Healthy pregnancy diet and proper nutrition during pregnancy help to ensure that your baby gets the best start so far.
The best healthy pregnancy diet is a balanced diet providing adequate amounts of the following:
- Vitamins and minerals
- Healthy types of fat
When you take a prenatal multivitamin, it helps to ensure that you get the basic requirements. Vitamin-packed and fresh foods, on the other hand, will help your baby get the best start in life.
What Constitutes A Healthy Pregnancy Diet?
A healthy pregnancy diet contains just much of the same balance of minerals, vitamins, and also nutrients as a healthy diet in general. But the difference in a diet for pregnancy is that you need higher amounts.
According to the American Pregnancy Association, pregnant women are recommended to consume an extra 300 calories over their normal intake requirements.
You should also avoid dieting and any urge to binge eat during pregnancy. The key to eating healthy foods during pregnancy is in moderation.
Complex carbohydrates are also important during pregnancy. You can eat complex carbohydrates whenever possible. They include the following:
- Whole-grain bread and pastas
You should also stay away from nutritionally deficient carbohydrates like the simple carbohydrates:
- White bread
For a healthy pregnancy diet, consume four servings of protein daily. The American Pregnancy Association made a recommendation between 75 and 100 grams of protein daily. More protein may be recommended by your doctor if your pregnancy is considered high risk.
Eating vegetables has never been wrong. During pregnancy, eat about three or more daily servings of green and yellow vegetables, containing significant amounts of:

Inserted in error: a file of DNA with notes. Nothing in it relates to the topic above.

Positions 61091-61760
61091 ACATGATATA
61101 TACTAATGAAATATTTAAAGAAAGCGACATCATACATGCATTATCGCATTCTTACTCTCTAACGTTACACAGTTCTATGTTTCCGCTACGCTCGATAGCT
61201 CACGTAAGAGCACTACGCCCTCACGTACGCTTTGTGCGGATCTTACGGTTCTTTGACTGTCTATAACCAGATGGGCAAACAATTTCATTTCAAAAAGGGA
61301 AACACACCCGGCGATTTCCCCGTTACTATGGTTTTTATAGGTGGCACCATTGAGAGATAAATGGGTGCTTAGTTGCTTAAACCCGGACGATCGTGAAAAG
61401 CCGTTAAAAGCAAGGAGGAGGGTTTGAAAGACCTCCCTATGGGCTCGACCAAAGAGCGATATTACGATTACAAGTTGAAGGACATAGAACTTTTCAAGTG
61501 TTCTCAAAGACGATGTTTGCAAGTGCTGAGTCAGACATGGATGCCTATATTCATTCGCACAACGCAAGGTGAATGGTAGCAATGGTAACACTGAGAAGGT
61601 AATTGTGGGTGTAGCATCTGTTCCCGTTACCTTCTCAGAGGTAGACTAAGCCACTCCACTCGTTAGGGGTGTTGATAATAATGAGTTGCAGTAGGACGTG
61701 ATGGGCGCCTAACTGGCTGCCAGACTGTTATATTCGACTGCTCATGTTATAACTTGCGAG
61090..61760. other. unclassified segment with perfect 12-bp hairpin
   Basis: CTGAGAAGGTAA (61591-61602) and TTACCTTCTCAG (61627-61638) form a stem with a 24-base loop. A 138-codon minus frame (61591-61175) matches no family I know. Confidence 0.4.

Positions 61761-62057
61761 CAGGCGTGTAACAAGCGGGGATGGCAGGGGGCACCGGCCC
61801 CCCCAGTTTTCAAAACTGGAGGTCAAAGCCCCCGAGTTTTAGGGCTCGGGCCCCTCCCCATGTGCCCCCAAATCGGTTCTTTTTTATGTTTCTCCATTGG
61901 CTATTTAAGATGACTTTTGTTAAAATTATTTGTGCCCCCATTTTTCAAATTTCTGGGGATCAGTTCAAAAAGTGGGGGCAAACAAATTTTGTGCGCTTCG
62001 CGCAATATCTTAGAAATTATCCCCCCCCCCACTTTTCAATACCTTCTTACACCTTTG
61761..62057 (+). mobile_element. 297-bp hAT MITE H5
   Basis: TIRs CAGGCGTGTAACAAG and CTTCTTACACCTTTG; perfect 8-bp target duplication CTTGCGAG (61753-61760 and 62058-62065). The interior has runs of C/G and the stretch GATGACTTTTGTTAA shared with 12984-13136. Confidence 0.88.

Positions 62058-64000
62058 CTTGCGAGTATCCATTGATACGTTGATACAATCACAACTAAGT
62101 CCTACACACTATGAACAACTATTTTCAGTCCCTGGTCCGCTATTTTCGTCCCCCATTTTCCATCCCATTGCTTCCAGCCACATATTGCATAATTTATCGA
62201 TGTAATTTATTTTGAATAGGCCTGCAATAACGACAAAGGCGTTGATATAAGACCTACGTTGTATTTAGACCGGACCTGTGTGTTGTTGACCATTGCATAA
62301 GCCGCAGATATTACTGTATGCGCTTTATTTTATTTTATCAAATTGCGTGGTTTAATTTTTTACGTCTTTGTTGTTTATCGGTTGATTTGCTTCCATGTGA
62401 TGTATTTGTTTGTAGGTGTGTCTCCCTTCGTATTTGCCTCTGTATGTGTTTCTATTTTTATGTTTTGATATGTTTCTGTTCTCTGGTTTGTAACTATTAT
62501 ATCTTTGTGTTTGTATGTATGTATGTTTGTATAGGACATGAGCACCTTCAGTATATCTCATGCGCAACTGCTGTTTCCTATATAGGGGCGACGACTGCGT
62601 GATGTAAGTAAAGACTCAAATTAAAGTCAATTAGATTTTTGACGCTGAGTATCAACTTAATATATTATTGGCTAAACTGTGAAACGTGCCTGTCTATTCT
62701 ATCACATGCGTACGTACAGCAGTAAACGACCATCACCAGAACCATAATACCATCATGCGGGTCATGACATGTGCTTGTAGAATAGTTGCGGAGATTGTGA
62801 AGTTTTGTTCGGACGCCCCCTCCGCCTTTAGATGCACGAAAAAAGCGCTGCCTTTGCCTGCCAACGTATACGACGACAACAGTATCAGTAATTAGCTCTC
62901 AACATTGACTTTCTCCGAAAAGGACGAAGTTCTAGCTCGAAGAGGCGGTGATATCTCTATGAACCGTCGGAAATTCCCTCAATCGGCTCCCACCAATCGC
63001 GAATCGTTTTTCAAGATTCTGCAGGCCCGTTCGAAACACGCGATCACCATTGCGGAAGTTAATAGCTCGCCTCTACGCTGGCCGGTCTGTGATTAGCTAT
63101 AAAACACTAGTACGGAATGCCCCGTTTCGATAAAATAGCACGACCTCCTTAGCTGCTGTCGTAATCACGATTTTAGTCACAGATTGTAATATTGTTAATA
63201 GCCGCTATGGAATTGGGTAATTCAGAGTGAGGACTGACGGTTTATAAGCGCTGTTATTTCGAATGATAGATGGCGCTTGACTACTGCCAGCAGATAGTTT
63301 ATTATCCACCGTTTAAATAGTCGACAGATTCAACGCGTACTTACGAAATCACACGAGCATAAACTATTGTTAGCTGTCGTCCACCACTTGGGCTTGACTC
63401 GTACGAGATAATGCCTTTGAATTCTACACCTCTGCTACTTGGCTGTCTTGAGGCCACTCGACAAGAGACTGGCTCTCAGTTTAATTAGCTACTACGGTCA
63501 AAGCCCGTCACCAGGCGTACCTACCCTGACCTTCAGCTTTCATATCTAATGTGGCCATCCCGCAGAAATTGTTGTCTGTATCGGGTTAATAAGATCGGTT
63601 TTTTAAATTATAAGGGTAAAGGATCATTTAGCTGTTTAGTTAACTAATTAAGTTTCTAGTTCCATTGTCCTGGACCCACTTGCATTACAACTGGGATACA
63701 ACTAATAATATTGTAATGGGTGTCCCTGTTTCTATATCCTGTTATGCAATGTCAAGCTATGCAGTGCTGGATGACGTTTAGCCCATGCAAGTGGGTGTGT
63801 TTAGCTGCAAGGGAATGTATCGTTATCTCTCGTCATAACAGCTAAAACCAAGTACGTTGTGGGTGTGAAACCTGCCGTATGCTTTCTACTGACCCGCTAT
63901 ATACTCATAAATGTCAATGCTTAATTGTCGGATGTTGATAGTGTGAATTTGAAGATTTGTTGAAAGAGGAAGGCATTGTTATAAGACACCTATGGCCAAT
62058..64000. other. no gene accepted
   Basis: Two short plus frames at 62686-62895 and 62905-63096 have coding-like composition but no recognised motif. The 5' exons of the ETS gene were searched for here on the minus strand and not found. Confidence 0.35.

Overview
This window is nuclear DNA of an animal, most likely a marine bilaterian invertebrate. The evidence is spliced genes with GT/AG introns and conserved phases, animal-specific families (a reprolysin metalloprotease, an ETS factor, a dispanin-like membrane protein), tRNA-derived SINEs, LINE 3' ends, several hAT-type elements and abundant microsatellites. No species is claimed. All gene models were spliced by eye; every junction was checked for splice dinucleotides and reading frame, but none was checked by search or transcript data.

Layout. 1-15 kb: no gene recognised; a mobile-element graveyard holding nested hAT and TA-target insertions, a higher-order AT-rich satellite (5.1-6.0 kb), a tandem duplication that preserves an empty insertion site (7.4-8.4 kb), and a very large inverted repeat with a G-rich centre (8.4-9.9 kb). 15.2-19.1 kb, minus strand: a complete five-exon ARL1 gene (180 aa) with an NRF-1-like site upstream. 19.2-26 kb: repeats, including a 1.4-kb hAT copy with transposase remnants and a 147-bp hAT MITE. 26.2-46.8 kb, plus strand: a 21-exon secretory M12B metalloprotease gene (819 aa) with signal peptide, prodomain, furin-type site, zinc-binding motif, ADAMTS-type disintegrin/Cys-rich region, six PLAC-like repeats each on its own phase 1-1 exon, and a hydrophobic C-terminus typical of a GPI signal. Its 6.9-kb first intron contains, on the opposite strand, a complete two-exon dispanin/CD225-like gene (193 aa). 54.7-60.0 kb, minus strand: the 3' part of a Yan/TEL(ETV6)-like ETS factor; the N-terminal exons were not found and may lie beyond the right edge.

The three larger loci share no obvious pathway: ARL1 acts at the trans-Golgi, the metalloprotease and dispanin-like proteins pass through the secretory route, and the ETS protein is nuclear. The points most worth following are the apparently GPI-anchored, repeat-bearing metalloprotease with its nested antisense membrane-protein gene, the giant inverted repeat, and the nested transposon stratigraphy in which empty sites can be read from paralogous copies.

- Vitamin A
- Folic acid
- Vitamin B6
- Vitamin E
- And trace minerals
Also, include four more servings daily. And they should come from fruits and non-green or -yellow vegetables. They provide:
Grains and legumes
Whole grains and legumes, like beans and dried peas, plus other healthy carbohydrates like fruit and starchy vegetables should make up nine or more servings daily. They are rich in the B vitamins and trace minerals, like magnesium, zinc, and selenium.
Eating grains and legumes as part of your pregnancy foods helps in nourishing your body with various B vitamins like folate, thiamin (vitamin B-1), niacin and riboflavin (vitamin B-2). These vitamins help your growing baby in the development of about every part of the body. Intake of folate also decreases the risk of having a baby with spina bifida.
Some fats are unhealthy, and cannot be considered as healthy foods. High-fat foods include saturated fats, fried foods, and also packaged products which contain trans fats. During pregnancy, it is important you limit these foods to less than four servings in a day. The essential fatty acids are very important in the pregnancy diet plan and include omega-3-fatty acids. Some fats are considered healthy foods, and the examples of foods with healthy fats include:
- Chia seeds
- Pumpkin and sunflower seed
- Olive oil
- Fatty fish
These healthy foods nourished the body with the right types of fats for the proper development of your baby’s brain.
Pregnancy Diet | What Vitamins Do I Need During Pregnancy?
Supplements can be taken during pregnancy. And if you decide to take supplements during your pregnancy, ensure you read the labels of every bottle.